Striking actors and writers picketing in New York City, July 2023

A union in which 87% of its members don’t qualify for healthcare because they earn less than $26k a year is clearly not up to the task of protecting its 160,000 members from the cruelty of international conglomerates who would sell their own children to make an extra buck.

The studio heads can prattle on about what’s “realistic” as they write poems to their yachts and destroy one company after another, but in the end, they can’t make art without us. They need us. Right now they’re under the illusion that they can steal the fruits of our labor to create more content, but even they understand that the starting point of all AI projects is the art we’ve already created. There will be no new ideas, no sparks of genius, no true art. Just another re-hash of another sequel of more IP, which will be dictated by the marketing department’s movie poster and the tie-in merchandise they think they can sell. 

In many regards, this is how Hollywood already functions. The few gems that are released and do fantastically well are always dismissed as anomalies, while the billion-dollar franchises get all the love from the studio moguls. The bottom line is the only line they see.

In this way, Hollywood is no different from every other industry. The people at the top cut corners at every level, exploiting their employees, forcing them into inhumane conditions, while stealing their labor and bragging about it to shareholders. This is the world they discuss as being “realistic”, where their workers are forced to see owning a home as a luxury, attending college as a lifelong burden of debt, and receiving life-saving medical treatments as a path to bankruptcy.

Every “successful” corporation in the US and around the world has developed this barbaric system of looting their workers for maximum profit. They have an enormous amount of class solidarity as they vacation together in the Hamptons and pool their obscene wealth to buy politicians and entire governments, ensuring a world where they do away with regulations and escape any consequences for their criminal behavior. 

Workers in the US have an estimated $50 billion stolen from them every year, according to the Economic Policy Institute, surpassing all robberies, burglaries, and motor vehicle thefts combined. The majority of these stolen wages are never recovered by workers.

Striking SAG-AFTRA members picketing in front of Sunset Gowers Studios in Los Angeles, July 18, 2023

These are the conditions we’re all facing, no matter our line of work. The 1 percent have all the money and the ears of the most powerful people in the world. But we have something they don’t: we have the labor they need to steal to survive. And we have sheer numbers on our side.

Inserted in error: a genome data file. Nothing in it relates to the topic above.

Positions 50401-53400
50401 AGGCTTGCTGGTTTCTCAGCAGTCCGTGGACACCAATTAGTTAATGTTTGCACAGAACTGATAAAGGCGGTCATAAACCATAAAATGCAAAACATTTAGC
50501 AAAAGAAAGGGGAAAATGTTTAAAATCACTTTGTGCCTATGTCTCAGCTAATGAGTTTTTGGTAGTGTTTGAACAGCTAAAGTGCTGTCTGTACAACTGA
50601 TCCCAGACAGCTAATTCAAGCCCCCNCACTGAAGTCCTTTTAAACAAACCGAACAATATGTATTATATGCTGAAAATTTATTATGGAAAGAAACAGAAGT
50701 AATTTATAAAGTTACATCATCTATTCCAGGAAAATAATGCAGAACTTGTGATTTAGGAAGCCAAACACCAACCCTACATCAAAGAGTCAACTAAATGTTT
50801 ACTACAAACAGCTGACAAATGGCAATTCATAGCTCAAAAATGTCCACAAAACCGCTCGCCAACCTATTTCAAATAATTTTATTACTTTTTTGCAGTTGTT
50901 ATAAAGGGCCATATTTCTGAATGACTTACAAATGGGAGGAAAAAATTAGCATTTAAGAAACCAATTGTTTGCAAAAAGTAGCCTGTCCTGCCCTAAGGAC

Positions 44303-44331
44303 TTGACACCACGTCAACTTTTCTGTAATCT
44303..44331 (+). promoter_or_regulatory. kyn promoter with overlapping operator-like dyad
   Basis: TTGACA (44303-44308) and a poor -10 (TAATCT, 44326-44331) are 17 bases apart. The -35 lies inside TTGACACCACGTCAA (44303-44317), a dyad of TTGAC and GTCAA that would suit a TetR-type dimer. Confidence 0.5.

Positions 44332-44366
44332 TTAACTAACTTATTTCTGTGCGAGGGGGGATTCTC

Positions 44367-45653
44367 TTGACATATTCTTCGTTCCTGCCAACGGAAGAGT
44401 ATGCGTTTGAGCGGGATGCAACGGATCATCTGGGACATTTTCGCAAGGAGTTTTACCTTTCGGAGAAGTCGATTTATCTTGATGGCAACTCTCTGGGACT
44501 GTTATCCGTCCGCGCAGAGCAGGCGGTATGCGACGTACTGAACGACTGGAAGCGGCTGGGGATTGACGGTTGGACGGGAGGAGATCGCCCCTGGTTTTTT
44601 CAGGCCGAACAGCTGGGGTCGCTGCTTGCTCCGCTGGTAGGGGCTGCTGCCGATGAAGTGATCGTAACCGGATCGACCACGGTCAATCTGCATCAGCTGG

This is why it’s vital that we form rank-and-file committees within each industry, and that we join forces amongst all sectors of the working class, both in the US and internationally. We can’t put all our faith in the union bureaucracy to take on the titans of industry, whose sole mission is to destroy us and with whom union leaders are already way too cozy.

A SAG-AFTRA rank-and-file committee would fight to broaden the strike, including IATSE, the Teamsters, and every section of the entertainment industry. We would reach out directly to hotel workers, teachers, nurses, dock workers, and to every section of workers in struggle, bypassing the union bureaucracy, which prefers to keep us separated and contained.

We’ve just recently seen the UPS deal that was immediately lauded as “historic” by every faction of the corporate media, with little scrutiny given to the fine print, and even less attention given to the rank-and-file workers who decry the process that left them out in the cold, and now feel forced to vote for a contract that is wildly insufficient. The compromise on wages keeps workers below the salaries they made years ago, and the “historic” deal maintains a two-tier system for part-timers, who will have to supplement their pay with extra jobs. This is an enormous betrayal of a union that voted 97 percent to authorize a strike. 340,000 workers withholding their labor would have cost the US economy (aka CEOs & stockholders) billions of dollars, giving workers huge leverage over the bosses who mistreat them and steal their labor. The power should always be in the hands of the workers who generate the profits. And yet, we see how this story is playing out. 

We cannot allow the SAG-AFTRA and WGA strikes, or any of the myriad strikes that are spreading throughout our nation, to continue to be either banned by the President and Congress as with the railroad workers, or abruptly averted by agreements that are celebrated before workers even have a chance to read them, as with UPS.

The only way to fight against these international conglomerates who own every aspect of our world is to form rank-and file committees, mobilizing workers from every sector of industry and making our demands known. Now is not the time for concessions that will only bring about our own demise. We must band together and bring these pathologically greedy CEOs to their knees.

This is class war. We need to start acting like it.